17 17 Most frequently reported injury situations - ‘team sports, athletic activities or exercise’ (57% school, 51% hospital participants) However – 54% school students and 30% hospital participants reported at least one transport related injury (bicycle, motorcycle, driving, passenger, pedestrian)  Bicycle injuries are the most common transport injuries; and are particular prevalent among high school students (younger adolescents)  Motorcycle injuries are also quite prevalent among school students (19%, c.f. 9% hospital participants) First aid Adolescent Injury Checklist findings

18 18 Risk taking behaviours: motorbike (off-road), bicycle, skateboard, and motor vehicle use Injuries: broken bones, cuts, bruises, grazed limbs, burns, internal injuries First aid Focus group findings: Comments from high risk youth  “a mate of mine caught fire…the bike was on flames”  “she had a miscarriage” (as a passenger in a stolen car that crashed)  “Yeah he got knocked out it was quite funny… probably (for) about half an hour… he was driving up (place named) on his motorbike and he got hit with a rock. He had his open face helmet. (male)”

19 19 First aid Focus group findings: Comments from youth  “It’s good to be in, have a friend…I wouldn’t go out by myself [on motorbikes], anything could happen” (male)  “One of the most important [skills] is probably how to deal with people who are like intoxicated” (female) Current first aid knowledge: Carrying mobile Going with friends (riding motorbikes off-road) Management of cuts and broken limbs Expressed needs: Dealing with intoxication Delivered and covers issues relevant to young people (age- appropriate)

20 20 First aid Aim: To teach students practical and immediate responses for dealing with injury situations Delivered via the HPE curriculum using scenarios Assessable Students receive a certificate of completion; and are eligible to be assessed for a certificate of resuscitation (St John) Injuries/conditions covered: Cuts/bleeding Sprains/strains Burns Fractures/dislocations Head & Spinal injuries Near drowning Drug/alcohol overdose Shock

21 21 4. Program content Peer prevention

22 22 Peer prevention Aim: To change attitudes to risk-taking in the peer environment & increase protective behaviour of peers Based on psychological theory (Theory of Planned Behaviour, TPB) Target behaviour change: adolescents reduce risk-taking behaviour and support their peers in reducing risk-taking

23 23 Most studies examine peers’ negative influence (McNamara Barry & Wentzel, 2006). A study examining peer protective influence found one- third of high school students intervened in their friends’ substance use and half in friends’ smoking (Smart & Stoduto, 1997). Peer prevention Protective peer behaviour

24 24 Peer prevention Psychosocial factors of change Adolescents who don’t intervene expect negative consequences, especially within their social environment (Ulleberg, 2003; Smart & Stoduto, 1997) Peer norms play an extensive role in shaping adolescent risk-taking behaviour (Scheir & Botvin, 1997) Feeling capable to intervene relates to a higher likelihood of intervening (Ulleberg, 2003)

25 25 5. Program process

26 26 Process elements Teacher-led Curriculum based −Year 9 Health & Physical Education −8 x 50 minute lessons Informed by best practice −Theory based – cognitive-behavioural strategies −Interactive discussions based on scenarios −Personally and culturally relevant

27 27 Process factors affecting successful programs Active support from key participants Training Clear goals Integration Attractive program (Fagan & Mihalic, 2003)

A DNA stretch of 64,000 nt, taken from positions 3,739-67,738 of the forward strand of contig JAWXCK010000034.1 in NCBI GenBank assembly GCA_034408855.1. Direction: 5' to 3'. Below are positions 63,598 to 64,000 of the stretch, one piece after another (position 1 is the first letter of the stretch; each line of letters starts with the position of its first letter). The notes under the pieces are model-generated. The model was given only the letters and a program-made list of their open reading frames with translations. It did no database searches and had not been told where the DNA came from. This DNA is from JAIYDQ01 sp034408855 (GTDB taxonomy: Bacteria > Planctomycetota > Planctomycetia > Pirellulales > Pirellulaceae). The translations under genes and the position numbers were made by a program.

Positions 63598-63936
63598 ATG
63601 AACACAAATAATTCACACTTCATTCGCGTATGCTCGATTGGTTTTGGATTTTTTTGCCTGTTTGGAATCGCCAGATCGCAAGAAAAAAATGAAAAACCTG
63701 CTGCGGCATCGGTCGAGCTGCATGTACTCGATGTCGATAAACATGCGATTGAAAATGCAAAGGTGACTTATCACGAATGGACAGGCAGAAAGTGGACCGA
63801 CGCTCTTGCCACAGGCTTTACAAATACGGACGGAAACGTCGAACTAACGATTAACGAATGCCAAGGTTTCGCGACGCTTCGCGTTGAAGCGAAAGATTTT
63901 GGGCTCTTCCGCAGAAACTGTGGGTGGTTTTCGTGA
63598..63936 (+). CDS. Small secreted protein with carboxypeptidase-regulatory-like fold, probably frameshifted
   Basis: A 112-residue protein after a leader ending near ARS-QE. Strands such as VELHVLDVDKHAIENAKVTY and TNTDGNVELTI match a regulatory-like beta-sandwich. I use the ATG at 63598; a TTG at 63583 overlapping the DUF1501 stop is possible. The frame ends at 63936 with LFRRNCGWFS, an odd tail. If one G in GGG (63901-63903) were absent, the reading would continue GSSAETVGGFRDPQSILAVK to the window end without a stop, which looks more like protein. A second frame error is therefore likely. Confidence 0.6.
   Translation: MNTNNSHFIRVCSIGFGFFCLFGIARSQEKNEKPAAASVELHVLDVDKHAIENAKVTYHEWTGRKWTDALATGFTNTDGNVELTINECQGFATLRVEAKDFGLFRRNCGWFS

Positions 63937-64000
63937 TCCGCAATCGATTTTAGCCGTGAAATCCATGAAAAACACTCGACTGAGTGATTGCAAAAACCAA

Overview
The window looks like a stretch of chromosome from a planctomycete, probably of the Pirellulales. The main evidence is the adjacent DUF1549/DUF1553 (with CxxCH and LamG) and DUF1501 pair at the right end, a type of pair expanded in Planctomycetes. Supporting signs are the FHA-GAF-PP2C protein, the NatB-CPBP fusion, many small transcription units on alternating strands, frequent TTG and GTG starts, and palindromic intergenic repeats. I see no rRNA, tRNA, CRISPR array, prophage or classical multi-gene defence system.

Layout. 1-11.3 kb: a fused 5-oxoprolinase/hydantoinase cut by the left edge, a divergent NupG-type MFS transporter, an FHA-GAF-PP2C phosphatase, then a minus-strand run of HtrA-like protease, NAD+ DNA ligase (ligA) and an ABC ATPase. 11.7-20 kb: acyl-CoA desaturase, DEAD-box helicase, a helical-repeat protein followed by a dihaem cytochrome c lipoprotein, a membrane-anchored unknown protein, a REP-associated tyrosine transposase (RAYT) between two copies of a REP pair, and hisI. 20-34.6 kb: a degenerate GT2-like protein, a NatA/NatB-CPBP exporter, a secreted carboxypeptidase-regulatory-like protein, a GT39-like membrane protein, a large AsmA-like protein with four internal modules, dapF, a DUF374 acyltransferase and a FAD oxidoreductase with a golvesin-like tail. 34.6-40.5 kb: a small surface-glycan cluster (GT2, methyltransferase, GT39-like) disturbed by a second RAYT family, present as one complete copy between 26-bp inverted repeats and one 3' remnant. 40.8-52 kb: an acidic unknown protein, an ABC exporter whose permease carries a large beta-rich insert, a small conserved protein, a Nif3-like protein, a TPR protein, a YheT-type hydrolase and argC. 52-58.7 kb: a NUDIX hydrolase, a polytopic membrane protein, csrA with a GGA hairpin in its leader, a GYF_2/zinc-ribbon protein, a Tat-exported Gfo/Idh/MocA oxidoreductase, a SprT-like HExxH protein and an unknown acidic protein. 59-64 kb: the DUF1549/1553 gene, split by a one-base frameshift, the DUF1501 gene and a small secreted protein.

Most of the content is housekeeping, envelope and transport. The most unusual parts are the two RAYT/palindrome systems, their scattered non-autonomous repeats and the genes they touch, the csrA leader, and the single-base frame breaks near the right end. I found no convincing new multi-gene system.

28 28 6. School-based intervention (SPIY) Example lesson in detail

29 29 Example lesson in detail Lesson 2: Resuscitation - Introduction Lesson structure:  Introduction −Review homework from Lesson 1

30 30 Example lesson in detail Lesson 2: Resuscitation - Introduction Lesson structure (contd.):  Introduction −Present scenario for current lesson – creek story

31 31 Example lesson in detail Lesson 2: Resuscitation - Introduction Lesson structure (contd.):  Treatment −Explanation of DR ABCD (Airway, breathing, CPR, defibrillation – Danger, response covered in Lesson 1) −Explanation of treatment after near-drowning −Role play – DR AB taking roles from the creek story  Prevention −Class discussion – what could the characters have done differently to avoid injury? −Workbook exercise – Where’s the help?

32 32 Example lesson in detail Lesson 2: Resuscitation - Introduction

33 33 Example lesson in detail Lesson 2: Resuscitation - Introduction Lesson structure (contd.):  Conclusion −Present homework (revision questions – DR ABCD)  Discretionary Material −Explanation of the bodies reaction to near-drowning −Discussion of the difficulties surrounding water-related emergencies Followed by… Lessons 3: Resuscitation (Practice) and 4: Resuscitation (Additional Skills) allow students to practice CPR, learn first aid for choking, and consider further issues related to resuscitation (drug & alcohol overdose; stopping CPR)

34 34 Implementation schedule: Case control methodology Term 2, 2006: Implementation in intervention schools Term 2, 2007: Intervention made available to control schools Intervention schools: Shailer Park State High School; Marsden State High School Control schools: Kingston College; Bracken Ridge State High School; Craigslea State High School Intervention evaluation: Pre & post design Post testing at 3 & 6 months

35 35 Overview of program Risk taking scenario First aidPrevention activity 1 -Intro to DRABCD and detail on Danger Response Brainstorm consequences 2 CreekDetail on Airways, Breathing, CPR Consider alternative actions, Sources of support 3 CreekCPR practice Choking - 4 Underage use of a motor vehicle Stop CPR, Alcohol & drug overdose Influence of friends, Over-estimate drug use

36 36 Overview of program Risk taking scenario First aidPrevention activity 5 BicycleBleedingNegative impact to self (thoughts) 6 Sports & Bullying FracturePractice alternative less risky behaviour 7 MotorbikeBurns & ShockCognitive restructuring regarding norms 8 Passenger of a drink driver Head & Spinal Injury Problem solve protection of friends


Download ppt "Reducing injury and risk taking behaviour among adolescents Consensus 06 the final link Australian Resuscitation Council – Qld State Conference 3 June."

Similar presentations


Ads by Google